The result, Anatomy of a Scandal, is an intense and immersive multi-media installation that reflects and interprets the deluge of ‘opinion’ diffused publicly online.
Alongside original prints from In Your Home, upon which Kahil has layered recreations of the types of censorship the images were subject to – a poignant part of the exhibition is a video installation, in which Kahil takes on the role of empowered narrator.
As Facebook profile pictures of the ‘trolls’ flash across the screen, she deadpans comments they have posted – from “go girl” and “WTF”, to the slightly more absurd, “not so bad images for a young woman. If I had her body, I would show it too. As for an artwork, she needs to clean up her kitchen before taking a photo. Believe me this woman will never be a housewife.”
These comments swing from the explicit – vilifying Kahil as a woman, as an Arab, as an artist –to admirable defense of Kahil herself, condemning instead the media for creating such a sensationalist news story. “I was branded a ‘slut’ an ‘attention-seeker’ and a ‘Middle-Eastern hero’” she says.
“It was a bit frightening in the beginning, because suddenly you have all this scrutiny on you, but at the same time it was slightly amusing. As I got really into the mindset of these people and recreated their tones, it became a really fun thing to do.”
Kahil’s work defies the powerlessness artist’s face as they relinquish their work into the world. There is no refutation of, or confrontation with, her newfound supporters or detractors – letters of support are given the same weight and exposure as threats of violence and incomprehensible ramblings.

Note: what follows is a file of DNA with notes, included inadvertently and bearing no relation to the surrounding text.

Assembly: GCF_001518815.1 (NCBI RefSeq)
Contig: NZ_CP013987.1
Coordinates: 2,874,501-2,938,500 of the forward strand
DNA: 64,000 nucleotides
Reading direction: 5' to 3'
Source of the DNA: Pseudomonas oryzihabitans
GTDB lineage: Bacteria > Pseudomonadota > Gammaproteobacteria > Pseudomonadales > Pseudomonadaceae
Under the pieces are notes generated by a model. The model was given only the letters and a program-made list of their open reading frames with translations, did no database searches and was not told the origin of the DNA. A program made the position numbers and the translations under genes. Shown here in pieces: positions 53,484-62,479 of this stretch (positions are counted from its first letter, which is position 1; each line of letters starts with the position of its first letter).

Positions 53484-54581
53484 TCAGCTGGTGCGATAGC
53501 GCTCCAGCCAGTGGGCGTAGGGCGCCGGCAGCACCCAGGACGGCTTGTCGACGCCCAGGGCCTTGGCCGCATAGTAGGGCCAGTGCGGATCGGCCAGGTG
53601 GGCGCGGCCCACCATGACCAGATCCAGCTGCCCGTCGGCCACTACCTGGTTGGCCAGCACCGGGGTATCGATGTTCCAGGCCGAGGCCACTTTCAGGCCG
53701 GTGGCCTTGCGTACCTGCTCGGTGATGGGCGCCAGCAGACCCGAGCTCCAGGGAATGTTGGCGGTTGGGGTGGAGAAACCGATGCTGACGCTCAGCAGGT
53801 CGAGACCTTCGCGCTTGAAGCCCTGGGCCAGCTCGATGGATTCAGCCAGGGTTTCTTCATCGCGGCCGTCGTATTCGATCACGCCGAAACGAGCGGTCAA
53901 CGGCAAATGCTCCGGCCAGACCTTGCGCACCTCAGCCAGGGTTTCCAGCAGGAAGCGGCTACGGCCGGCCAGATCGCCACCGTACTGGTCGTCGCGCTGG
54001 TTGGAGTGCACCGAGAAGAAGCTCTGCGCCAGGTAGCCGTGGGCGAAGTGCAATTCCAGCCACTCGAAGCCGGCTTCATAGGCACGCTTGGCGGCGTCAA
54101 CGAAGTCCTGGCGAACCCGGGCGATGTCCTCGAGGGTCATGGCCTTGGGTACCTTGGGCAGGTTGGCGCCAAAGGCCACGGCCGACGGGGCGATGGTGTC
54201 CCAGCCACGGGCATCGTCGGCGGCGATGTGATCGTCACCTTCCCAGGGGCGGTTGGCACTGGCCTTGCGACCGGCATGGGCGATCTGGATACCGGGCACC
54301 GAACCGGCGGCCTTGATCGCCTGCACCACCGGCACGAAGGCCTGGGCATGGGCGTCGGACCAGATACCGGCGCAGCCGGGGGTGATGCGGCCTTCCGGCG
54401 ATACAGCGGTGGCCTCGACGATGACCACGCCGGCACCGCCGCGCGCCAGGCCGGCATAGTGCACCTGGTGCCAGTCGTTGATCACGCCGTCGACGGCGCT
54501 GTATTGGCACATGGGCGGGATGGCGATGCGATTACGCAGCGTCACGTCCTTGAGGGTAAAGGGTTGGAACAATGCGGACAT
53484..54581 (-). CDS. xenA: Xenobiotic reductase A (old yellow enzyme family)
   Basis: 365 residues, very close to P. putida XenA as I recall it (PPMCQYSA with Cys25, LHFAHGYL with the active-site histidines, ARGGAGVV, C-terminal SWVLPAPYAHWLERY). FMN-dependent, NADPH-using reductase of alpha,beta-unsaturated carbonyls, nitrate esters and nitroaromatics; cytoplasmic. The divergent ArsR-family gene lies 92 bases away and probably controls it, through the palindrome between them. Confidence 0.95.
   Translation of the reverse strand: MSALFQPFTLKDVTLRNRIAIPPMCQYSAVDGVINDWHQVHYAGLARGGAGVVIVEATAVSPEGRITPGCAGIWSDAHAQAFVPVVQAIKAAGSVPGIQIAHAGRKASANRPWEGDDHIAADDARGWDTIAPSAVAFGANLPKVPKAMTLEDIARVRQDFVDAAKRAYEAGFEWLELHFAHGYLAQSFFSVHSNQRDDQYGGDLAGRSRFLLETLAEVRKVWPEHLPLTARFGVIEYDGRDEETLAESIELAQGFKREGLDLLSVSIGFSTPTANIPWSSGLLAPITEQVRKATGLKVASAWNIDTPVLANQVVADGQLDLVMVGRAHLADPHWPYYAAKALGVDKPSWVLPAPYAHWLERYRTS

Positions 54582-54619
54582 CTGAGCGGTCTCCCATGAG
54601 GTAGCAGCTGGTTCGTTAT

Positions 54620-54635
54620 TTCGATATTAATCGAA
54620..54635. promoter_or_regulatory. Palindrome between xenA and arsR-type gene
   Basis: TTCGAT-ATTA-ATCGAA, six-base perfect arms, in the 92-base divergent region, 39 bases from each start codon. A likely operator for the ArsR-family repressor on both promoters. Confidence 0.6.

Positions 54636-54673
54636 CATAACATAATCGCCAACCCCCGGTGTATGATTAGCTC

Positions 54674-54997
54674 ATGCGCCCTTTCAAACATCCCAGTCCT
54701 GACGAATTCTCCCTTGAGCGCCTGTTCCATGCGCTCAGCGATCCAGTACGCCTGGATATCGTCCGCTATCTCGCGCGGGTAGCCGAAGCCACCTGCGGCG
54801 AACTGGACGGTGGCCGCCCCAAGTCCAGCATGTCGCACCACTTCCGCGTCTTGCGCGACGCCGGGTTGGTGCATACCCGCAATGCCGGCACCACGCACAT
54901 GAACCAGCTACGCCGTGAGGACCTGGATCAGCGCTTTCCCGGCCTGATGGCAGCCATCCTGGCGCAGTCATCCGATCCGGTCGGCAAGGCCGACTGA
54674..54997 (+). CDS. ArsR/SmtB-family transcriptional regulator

“It almost becomes a pure reflection of how female bodies are very much commodified and objectified and seen as something separate to a soul,” says Kahil. “There’s a complete disconnect, the body is there, but its fascinating to see how easily the female body is seen as a public possession and is judged so easily, both by men and women, from the Middle East and Europe. And that’s the point I wanted to show, that this can happen to anyone at any point, and it happens on a daily basis across the world.”
By treating these public responses as artistic material, Kahil achieves a profound shift in the focal point of the material itself–what emerges is a portrait of both deeply ancient aspects of human nature and very modern forms of neurotic or egotistical response.
Kahil has reclaimed control through poised and potent methodological address of her virtual assault, creating a perfectly executed rendering of Internet culture in the modern age.
“They are not weapons anymore” asserts Kahil, “they are just words.”
‘Anatomy of a Scandal’ will run at Art First Projects, 19 May – 11 June 2016. Select works from In Your Home will also be shown at the TJ Boulting Gallery as part of the ‘Now You See Me’ exhibition, 18 May – 2 June 2016. For more information on Rasha’s work, go here.